Three days ago, I bought a bicycle. On the campus of the Johannes Gutenberg Universität, there is a man with a very long beard who runs a trailer called Uni-bike. Uni-bike, as the name suggests, takes care of all student bike needs, including buying and selling used bikes.
The first day I went, he had a line of customers, and since after looking at the prices I realized that I didn’t even have enough money with me, I told him I would come back. But, this event warrants recalling because of the absolutely ridiculous encounter I had with two very old (and very senile) men. While I was standing by the bikes for sale, a small red Golf drove past, screeched to a halt, reversed, and haphazardly parked half in the street, half in a parking spot. A very old, very short, but very spritely white man and a significantly taller, hunched-over, thin, and equally as ancient Indian man got out of the car. (If I had less respect for the elderly, and if senility were not in my parents’ line of work, I might call them the White Rabbit and the Mad Hatter, for, indeed, Lewis Carroll gives better descriptions of these men than I have.) I don’t really know why they stopped, and to be honest, I don’t think they did either. The short white man scurried over to the man who owns Uni-Bike and began, “Maestro, maestro, Sie sind…..” I’m not exactly sure how he finished, because the much slower-moving Indian man hobbled over to me by this time and asked (in English), “Where are you from?”
I replied, “I am from South Africa, but my family lives in the United States. My ancestors are from South India.”
“Oh, so you are from South Africa, not India?”
“Yes, but my ancestors are from India.”
By this time the man who owns Uni-Bike had managed to shake off the older man who so praised his skills, and our friend had scurried over to us.
“Sie kommen aus Sudafrika? Sie sind wie Gandhi! Gandhi wart im Sudafrika!” (“You come from South Africa? You are like Gandhi! Gandhi was in South Africa!”)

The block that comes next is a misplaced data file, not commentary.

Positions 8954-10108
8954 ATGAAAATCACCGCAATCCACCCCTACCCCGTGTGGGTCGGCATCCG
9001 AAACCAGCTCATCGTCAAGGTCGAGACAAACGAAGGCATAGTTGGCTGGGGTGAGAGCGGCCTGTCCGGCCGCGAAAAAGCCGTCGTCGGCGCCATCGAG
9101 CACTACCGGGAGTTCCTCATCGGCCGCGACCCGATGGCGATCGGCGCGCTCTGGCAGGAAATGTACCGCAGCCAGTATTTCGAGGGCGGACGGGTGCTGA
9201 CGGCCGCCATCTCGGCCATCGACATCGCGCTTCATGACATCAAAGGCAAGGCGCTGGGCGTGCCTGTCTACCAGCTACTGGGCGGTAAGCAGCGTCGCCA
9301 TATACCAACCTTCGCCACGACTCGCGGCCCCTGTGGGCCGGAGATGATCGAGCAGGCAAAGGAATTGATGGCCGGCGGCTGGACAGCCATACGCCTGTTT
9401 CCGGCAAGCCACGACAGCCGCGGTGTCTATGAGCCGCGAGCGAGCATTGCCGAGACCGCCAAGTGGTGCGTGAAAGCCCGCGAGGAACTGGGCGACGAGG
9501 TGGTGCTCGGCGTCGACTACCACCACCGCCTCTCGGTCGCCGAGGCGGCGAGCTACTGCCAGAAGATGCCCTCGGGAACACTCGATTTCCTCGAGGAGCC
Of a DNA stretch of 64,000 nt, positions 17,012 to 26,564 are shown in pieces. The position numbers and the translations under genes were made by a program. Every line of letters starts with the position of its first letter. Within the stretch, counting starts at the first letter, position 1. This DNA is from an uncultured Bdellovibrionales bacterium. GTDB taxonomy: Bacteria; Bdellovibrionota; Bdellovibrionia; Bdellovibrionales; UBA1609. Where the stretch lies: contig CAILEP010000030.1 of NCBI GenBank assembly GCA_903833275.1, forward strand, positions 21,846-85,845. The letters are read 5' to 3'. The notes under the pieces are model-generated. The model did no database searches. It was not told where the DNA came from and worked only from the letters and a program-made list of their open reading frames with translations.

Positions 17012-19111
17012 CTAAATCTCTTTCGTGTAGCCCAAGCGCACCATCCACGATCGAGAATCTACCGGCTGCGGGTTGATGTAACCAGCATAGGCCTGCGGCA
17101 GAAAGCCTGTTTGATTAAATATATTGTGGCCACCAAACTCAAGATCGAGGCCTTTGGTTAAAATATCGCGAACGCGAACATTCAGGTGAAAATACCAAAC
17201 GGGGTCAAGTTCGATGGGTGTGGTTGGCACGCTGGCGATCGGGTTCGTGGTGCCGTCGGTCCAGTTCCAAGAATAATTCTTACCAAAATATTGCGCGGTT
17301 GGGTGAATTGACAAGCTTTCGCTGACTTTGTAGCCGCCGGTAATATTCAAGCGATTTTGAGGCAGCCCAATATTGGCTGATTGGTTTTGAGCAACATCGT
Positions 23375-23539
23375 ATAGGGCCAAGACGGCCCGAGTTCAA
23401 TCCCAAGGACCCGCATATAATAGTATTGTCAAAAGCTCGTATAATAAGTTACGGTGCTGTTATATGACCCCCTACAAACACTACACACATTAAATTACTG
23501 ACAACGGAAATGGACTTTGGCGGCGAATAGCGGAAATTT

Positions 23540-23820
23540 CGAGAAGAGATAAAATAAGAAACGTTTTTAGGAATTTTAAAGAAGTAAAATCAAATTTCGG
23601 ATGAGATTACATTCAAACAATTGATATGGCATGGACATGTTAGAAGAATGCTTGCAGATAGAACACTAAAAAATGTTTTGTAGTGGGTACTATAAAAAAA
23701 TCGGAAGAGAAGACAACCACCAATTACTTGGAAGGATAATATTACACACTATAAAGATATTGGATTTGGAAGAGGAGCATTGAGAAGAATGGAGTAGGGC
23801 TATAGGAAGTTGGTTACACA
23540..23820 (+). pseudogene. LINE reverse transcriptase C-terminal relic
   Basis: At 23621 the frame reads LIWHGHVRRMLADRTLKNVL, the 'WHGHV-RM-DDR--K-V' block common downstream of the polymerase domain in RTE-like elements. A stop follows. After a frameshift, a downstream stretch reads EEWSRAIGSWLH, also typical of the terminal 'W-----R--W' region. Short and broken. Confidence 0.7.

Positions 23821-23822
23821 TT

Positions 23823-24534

I’m not sure if my German transcription is entirely grammatically correct, but I am very certain that my translation is. After this, they went back to their car and drove off in a peculiarly nonlinear fashion. It is not every day that one is compared to the Mahatma, even if only for superficial reasons by senile old men. While I appreciate the comparison, I’m not sure that it is really warranted. One of the boys working at Uni-Bike under our Maestro shook his head, chuckling, and said, “They are just old.”
The next day, I went back and looked at the four men’s bikes that were for sale. I decided that, for a three month stint (even though I could return it before I left), I didn’t really want to spend much above €100. To me, this was a fair deal because a one-month bus pass, even at the student rate, is €56. Two months of riding the bus would pay for the bike. So I took the two that were under €100 for a test drive. The first was a racing bike which, while I liked how fast and easy-to-maneuver it was, just didn’t feel comfortable with a backpack (since one must sit hunched over). So for €80, I bought the other one, a street bike that permitted a better posture, and a bike lock.
Up until this point, I thought that the word for bike in German was “bike.” Uni-Bike used the word, and everyone in the lab knew what I meant when I said “bike,” even if we were speaking in German. But my receipt said “Fahrrad.” The past few days I had seen this word in quite a few places, but I never really gave it a second thought. I thought that it was the German spelling of the relatively common Muslim name “Farhad,” since there are quite a few Muslims who live in my area of Gonsenheim and in Mainz. (To be honest, in retrospect, I should have known better since I remember seeing some signs that would have meant “Farhads for sale.”) When I thought about it, I could vaguely remember Frau Dibley lecturing about a Fahrrad. Even though our Komm Mit textbooks tried to be very multicultural, I was certain that this word had greater significance than just a name. Of course, after consulting the dictionary, this is the word for bike. The sign on the door of my apartment that was searching for a lost Fahrrad suddenly made a whole lot more sense.
And thus, my bike came to be named Farhad, in honor, not only of my stupidity, but also of the many Muslims who live in my neighborhood. (I don’t usually name my bicycles, but this time it seemed appropriate.) In fact, the corner grocer, (which is, sickeningly, in fact on a corner,) Melissa’s Market, carries many goods that the regular stores do no carry, such as roasted chickpeas and other snackfoods, various halwas, and fig jam. The only bread that Melissa’s Market carries is flat. Of course, being the ever-adventurous eater, I bought fig jam and roasted chickpeas.